“YES” on Coburn Motion to Remove Lands Package from NDAA

Today, Senators will vote on a motion to refer the National Defense Authorization Act (H.R. 3979) back to the committee.  The motion, which will be made by  Sen. Tom Coburn, would instruct the Senate Armed Services Committee to remove the 450-page lands package that was inserted into the NDAA behind closed doors.

Heritage Action’s Michael A. Needham and The Heritage Foundation’s Steven Bucci, a former Pentagon official who oversees defense policy, explained:

“Undermining policies that are literally life-and-death is not in our nation’s interest, but that is the path this Congress is preparing to take.  Congress has successfully passed the NDAA every year for the past half century, overcoming ideological divides in order to appropriately authorize and prioritize defense measures needed to defend the United States. That trend should continue. That means treating the NDAA with the seriousness that it deserves, not as a legislative Christmas tree for Congress to ornament with unrelated pet projects.”

In a letter to Congress, groups such as Concerned Women for America, Eagle Forum and March for Life Action made the following argument: 

“NO” on Cromnibus: A Blank Check for Amnesty (H.R. 83)

The Senate will soon vote on the cromnibus, formally entitled Consolidated and Further Continuing Appropriations Act, 2015 (H.R. 83).  The $1.1 trillion, 1,700+ page bill would fund most of the federal government through September 30, 2015 while extending funding for the Department of Homeland Security (DHS) until February 27, 2015.  Importantly, the bill does nothing to block President Obama’s unilateral, unlawful actions which include granting quasi-legal status, work permits and Social Security numbers to those who are in the country illegally.

When President Obama took action to, as he said “change the law”, the outcry from Congress was widespread.  Republicans and Democrats alike took issue with the President on the process and the policy.  The half-measures and strongly worded statements that followed have been insufficient given the magnitude of the challenge.  As Mitch McConnell, the incoming Senate Majority Leader, observed, “The only tool we have is the power of the purse.”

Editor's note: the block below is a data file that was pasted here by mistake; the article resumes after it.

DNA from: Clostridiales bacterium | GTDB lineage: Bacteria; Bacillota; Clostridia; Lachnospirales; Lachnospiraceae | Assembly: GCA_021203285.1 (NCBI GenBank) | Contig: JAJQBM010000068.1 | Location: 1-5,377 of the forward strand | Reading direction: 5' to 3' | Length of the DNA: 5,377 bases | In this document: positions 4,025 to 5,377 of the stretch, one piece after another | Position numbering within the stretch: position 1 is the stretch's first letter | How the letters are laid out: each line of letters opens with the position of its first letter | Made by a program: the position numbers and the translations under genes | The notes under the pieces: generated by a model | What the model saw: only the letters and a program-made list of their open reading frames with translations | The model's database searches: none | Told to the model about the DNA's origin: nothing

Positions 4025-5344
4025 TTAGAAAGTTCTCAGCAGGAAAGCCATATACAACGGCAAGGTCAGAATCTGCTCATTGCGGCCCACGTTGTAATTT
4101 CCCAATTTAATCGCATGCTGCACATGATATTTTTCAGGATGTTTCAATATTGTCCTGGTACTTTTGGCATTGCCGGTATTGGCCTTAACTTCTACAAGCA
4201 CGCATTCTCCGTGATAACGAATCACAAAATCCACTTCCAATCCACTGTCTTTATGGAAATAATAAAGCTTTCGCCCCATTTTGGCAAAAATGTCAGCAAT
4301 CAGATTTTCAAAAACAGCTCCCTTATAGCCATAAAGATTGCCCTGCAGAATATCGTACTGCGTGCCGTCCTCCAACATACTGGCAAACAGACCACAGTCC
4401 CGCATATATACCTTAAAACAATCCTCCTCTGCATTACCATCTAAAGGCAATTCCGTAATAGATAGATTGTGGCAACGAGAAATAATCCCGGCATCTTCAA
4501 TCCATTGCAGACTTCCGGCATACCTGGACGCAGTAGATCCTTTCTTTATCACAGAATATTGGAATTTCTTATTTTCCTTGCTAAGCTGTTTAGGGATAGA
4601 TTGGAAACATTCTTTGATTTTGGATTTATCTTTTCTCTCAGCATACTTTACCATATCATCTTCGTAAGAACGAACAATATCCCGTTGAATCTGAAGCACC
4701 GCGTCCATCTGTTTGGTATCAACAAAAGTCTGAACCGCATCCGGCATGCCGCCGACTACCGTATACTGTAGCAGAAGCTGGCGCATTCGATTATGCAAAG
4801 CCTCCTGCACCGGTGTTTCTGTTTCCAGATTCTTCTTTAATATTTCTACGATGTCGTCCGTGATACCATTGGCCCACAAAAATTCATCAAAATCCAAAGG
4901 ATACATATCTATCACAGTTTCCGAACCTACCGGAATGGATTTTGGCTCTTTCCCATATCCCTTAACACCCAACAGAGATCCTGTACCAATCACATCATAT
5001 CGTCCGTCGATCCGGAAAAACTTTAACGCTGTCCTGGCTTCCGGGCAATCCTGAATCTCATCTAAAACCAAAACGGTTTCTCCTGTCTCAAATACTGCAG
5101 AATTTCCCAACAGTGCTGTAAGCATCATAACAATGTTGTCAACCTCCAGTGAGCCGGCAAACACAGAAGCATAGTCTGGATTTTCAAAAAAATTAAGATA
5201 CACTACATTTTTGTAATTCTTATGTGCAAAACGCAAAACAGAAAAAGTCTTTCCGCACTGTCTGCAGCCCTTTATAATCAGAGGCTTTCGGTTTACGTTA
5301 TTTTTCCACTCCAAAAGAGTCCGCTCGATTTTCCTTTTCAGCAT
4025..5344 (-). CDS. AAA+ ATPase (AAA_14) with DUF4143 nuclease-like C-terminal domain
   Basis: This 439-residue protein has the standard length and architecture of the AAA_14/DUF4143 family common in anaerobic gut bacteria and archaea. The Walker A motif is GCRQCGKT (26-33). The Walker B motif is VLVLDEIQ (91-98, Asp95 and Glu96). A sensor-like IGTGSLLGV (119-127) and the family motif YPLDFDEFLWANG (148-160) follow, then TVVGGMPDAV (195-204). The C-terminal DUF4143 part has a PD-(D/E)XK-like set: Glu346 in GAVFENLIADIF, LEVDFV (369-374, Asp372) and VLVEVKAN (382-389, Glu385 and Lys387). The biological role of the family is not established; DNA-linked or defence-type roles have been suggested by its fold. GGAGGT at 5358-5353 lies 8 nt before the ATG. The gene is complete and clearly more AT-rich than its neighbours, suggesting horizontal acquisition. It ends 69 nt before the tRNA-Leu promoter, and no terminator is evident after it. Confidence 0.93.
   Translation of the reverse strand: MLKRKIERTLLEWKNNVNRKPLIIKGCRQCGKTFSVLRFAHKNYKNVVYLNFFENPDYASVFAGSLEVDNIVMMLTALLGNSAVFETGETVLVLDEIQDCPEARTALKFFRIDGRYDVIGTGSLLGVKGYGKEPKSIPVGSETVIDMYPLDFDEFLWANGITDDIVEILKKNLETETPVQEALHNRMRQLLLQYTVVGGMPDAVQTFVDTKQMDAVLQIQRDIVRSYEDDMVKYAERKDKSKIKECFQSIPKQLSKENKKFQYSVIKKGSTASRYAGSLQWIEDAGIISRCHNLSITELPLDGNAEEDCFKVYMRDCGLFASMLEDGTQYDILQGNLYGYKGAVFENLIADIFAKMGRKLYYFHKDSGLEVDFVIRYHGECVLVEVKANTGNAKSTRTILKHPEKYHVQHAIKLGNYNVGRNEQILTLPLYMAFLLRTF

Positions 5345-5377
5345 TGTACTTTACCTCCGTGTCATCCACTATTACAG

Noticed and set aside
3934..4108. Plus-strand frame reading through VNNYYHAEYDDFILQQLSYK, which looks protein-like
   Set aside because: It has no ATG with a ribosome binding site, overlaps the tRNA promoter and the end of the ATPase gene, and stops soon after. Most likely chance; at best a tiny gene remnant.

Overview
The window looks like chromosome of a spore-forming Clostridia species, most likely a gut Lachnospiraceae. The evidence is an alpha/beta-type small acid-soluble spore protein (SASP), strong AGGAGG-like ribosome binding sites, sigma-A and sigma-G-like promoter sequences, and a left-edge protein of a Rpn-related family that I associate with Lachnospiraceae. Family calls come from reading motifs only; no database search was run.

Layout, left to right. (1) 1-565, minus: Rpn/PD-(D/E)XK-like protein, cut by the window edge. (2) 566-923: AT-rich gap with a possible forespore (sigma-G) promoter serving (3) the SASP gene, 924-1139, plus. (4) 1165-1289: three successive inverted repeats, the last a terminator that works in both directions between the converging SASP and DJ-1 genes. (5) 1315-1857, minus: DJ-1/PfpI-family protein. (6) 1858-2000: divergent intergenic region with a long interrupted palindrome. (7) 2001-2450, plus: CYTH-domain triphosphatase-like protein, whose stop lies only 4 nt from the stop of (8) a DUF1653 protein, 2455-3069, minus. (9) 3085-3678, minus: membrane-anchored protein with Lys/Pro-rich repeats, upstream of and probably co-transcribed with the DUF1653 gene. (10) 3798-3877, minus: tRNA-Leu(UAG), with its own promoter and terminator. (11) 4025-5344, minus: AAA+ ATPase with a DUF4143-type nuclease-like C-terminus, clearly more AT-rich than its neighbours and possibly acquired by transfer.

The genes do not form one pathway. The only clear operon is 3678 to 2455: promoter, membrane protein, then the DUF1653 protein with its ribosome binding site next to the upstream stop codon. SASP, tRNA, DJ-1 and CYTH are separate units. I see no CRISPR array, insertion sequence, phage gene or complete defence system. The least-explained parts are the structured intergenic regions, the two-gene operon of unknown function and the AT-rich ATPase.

Some have suggested the short-term funding for DHS will provide conservatives another opportunity to block President Obama’s actions in early 2015, but that approach is problematic because: 1) it forces Senate Republicans, who are virtually unanimous in their opposition to the President’s actions, to cast an initial vote to fund that lawless action; 2) it would occur 100 days after the President’s announcement, meaning the program is likely to be up and running; 3) it removes nearly all the pressure on President Obama and his partisan allies to choose between defending their lawless amnesty policies and funding all other areas of government; and 4) leading Republicans have refused to offer up a viable plan to stop the President’s executive amnesty in February.

In addition to funding President Obama’s amnesty with no strategy to stop it in 2015, the cromnibus makes use of $19 billion worth of changes in mandatory programs (CHIMPS) to make it appear as if it is staying below the Ryan-Murray discretionary budget caps. The bill also makes full use of the “disaster” and “emergency spending” loopholes, authorizing $5.7 billion in disaster spending (only $321 million of which to actually be spent this fiscal year), and another $5.4 billion (only $1.5 billion to actually be spent this year) in emergency spending for Ebola response and preparedness.

There are also dozens of examples of funding increases that reflect liberal, big-government priorities: $456 million extra for federal weather forecasting,  $636 million in new money for the Department of Energy, $250 million more than requested for the Environmental Protection Agency, $200 million more for Community Development Block Grant (CDBG) than requested, $127 million more for Section 8 housing,  $150 million more for the Securities Exchange Commission (SEC), $35 million more for the Commodities Future Trading Commission, $42 million more for the legislative branch (i.e., Congress), $141 million more for mass transit, $500,000 for the Peace Corps and many more.

Furthermore, the spending bill includes a host of policy riders that conservatives find objectionable:

“YES” on Keystone XL Pipeline Approval Act